The Tehreek-e-Taliban Pakistan (TTP), which had also carried out an attack on Aslam’s house in 2011, claimed responsibility for the blast.
A year later, police officials arrested two suspects identified as Dawood Mehsud and Azeem Mehsud, who had planned the attack on Aslam’s house.
March 2013: Perween Rahman
Known as ‘Karachi’s mother’, Perween Rehman was killed in a targeted attack in Orangi Town.
Director of one of Pakistan’s most celebrated socially responsive organisations, the Orangi Pilot Project Research and Training Institute, Rehman’s death left a vacuum in the metropolis.
In May 2016, three years after the prominent social worker was shot dead, Karachi police claimed they had finally apprehended the prime suspect in Rehman’s assassination.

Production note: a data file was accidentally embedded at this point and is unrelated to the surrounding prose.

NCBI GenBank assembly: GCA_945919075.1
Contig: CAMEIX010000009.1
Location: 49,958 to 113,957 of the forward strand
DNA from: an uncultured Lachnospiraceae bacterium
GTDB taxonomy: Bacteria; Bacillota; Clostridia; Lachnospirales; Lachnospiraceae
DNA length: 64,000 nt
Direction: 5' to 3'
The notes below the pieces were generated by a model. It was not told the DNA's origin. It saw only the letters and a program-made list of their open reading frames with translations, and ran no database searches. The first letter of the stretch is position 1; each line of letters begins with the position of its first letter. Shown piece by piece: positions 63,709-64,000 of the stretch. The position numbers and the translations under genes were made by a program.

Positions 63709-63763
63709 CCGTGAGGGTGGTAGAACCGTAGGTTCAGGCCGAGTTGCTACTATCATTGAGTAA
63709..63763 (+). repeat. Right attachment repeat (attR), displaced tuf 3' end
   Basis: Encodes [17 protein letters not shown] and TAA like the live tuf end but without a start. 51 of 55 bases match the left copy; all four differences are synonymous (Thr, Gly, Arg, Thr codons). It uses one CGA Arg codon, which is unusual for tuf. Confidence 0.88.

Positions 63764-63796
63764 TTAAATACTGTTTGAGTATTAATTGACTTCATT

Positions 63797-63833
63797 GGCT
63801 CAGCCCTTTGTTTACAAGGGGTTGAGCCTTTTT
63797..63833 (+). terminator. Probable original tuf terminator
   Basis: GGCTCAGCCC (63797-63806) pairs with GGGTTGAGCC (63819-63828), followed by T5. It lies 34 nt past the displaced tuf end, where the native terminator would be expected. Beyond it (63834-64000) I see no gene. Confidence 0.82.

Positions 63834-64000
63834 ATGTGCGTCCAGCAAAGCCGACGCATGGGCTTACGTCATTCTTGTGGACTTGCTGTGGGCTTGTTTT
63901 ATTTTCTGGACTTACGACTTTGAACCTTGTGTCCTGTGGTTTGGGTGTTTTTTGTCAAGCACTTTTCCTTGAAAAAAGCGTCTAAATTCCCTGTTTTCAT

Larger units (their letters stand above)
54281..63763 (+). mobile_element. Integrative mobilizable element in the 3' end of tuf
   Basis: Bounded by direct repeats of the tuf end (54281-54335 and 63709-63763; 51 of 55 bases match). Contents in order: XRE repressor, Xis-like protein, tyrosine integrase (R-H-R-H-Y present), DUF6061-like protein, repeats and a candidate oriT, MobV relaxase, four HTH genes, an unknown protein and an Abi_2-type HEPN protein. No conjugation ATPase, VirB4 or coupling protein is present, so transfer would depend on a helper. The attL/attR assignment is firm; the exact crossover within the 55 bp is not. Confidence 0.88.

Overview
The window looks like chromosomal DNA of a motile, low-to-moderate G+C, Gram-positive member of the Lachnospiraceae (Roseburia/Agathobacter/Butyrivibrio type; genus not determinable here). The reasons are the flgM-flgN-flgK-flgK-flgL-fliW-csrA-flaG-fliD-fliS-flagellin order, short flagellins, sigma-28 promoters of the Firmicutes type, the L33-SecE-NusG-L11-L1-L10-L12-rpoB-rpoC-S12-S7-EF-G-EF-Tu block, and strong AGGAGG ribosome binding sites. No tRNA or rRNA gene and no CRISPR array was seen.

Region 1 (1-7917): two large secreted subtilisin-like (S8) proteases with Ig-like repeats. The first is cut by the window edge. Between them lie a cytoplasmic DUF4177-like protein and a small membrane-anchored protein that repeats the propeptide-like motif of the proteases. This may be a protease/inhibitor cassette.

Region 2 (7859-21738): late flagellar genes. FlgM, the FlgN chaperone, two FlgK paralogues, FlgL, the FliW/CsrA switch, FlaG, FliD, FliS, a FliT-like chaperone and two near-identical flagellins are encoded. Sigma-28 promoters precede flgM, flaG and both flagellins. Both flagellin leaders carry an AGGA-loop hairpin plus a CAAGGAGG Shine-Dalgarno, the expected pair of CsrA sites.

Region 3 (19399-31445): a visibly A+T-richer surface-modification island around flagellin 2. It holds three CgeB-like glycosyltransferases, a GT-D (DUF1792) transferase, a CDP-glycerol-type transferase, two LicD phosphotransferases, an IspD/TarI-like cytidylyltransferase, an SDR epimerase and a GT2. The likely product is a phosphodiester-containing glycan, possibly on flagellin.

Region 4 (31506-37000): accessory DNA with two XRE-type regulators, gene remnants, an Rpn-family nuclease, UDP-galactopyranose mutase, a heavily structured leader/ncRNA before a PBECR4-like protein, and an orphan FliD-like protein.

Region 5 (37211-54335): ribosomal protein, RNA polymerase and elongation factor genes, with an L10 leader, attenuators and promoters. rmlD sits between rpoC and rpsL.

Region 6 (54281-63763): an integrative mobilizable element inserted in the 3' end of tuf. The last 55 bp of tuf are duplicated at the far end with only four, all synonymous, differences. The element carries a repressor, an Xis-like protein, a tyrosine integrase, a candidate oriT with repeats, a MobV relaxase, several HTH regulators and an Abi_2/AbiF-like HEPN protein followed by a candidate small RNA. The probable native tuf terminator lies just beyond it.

March 2013: Sibte Jafar
In March 2013, Karachi lost another professor at the hands of terrorists. Poet and former principal of Liaquatabad College Professor Sibte Jafar was shot dead by unidentified armed men.
Jafar was a lawyer, renowned poet, educationist and a scholar and apart from his educational duties, he was well known for his Sozkhani and Marsiya recitals.
In April 2013, police arrested two suspects involved in Jafar’s murder, from Karachi’s Surjani Town area. The suspects belonged to the banned Lashkar-e-Jhangvi (LeJ).
December 2012: Bashir Ahmed Bilour
K-P Senior Minister Bashir Ahmed Bilour was killed when a suicide bomber allegedly detonated his explosives during an Awami National Party (ANP) rally.
Bilour was shifted to Lady Reading Hospital in critical condition, where he succumbed to injuries. Taliban claimed responsibility for the attack.
Commending Bilour for his bravery, his elder brother recalled that Bilour never fussed much about security, but he was always accompanied by one or two guards.